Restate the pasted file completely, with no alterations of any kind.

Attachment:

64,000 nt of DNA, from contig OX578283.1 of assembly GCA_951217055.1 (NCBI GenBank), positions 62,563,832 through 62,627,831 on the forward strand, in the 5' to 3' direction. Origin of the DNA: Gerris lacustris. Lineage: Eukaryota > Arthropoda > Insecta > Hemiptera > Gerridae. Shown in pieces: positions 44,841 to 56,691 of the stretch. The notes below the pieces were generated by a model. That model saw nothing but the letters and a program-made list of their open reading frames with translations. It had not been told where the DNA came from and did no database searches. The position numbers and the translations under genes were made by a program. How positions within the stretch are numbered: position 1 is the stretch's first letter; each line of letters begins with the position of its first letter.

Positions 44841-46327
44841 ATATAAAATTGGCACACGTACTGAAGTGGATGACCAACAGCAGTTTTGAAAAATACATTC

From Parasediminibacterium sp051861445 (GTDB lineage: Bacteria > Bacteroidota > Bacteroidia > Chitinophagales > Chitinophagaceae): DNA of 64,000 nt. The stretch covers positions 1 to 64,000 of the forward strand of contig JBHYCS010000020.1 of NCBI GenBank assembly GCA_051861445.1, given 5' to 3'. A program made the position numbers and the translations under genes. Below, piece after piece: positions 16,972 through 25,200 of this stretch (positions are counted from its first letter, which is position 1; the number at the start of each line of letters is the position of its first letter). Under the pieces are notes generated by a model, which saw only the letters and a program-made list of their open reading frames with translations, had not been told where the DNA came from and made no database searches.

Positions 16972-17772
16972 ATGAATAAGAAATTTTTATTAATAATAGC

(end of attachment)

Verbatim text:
64,000 nt of DNA, from contig OX578283.1 of assembly GCA_951217055.1 (NCBI GenBank), positions 62,563,832 through 62,627,831 on the forward strand, in the 5' to 3' direction. Origin of the DNA: Gerris lacustris. Lineage: Eukaryota > Arthropoda > Insecta > Hemiptera > Gerridae. Shown in pieces: positions 44,841 to 56,691 of the stretch. The notes below the pieces were generated by a model. That model saw nothing but the letters and a program-made list of their open reading frames with translations. It had not been told where the DNA came from and did no database searches. The position numbers and the translations under genes were made by a program. How positions within the stretch are numbered: position 1 is the stretch's first letter; each line of letters begins with the position of its first letter.

Positions 44841-46327
44841 ATATAAAATTGGCACACGTACTGAAGTGGATGACCAACAGCAGTTTTGAAAAATACATTC

From Parasediminibacterium sp051861445 (GTDB lineage: Bacteria > Bacteroidota > Bacteroidia > Chitinophagales > Chitinophagaceae): DNA of 64,000 nt. The stretch covers positions 1 to 64,000 of the forward strand of contig JBHYCS010000020.1 of NCBI GenBank assembly GCA_051861445.1, given 5' to 3'. A program made the position numbers and the translations under genes. Below, piece after piece: positions 16,972 through 25,200 of this stretch (positions are counted from its first letter, which is position 1; the number at the start of each line of letters is the position of its first letter). Under the pieces are notes generated by a model, which saw only the letters and a program-made list of their open reading frames with translations, had not been told where the DNA came from and made no database searches.

Positions 16972-17772
16972 ATGAATAAGAAATTTTTATTAATAATAGC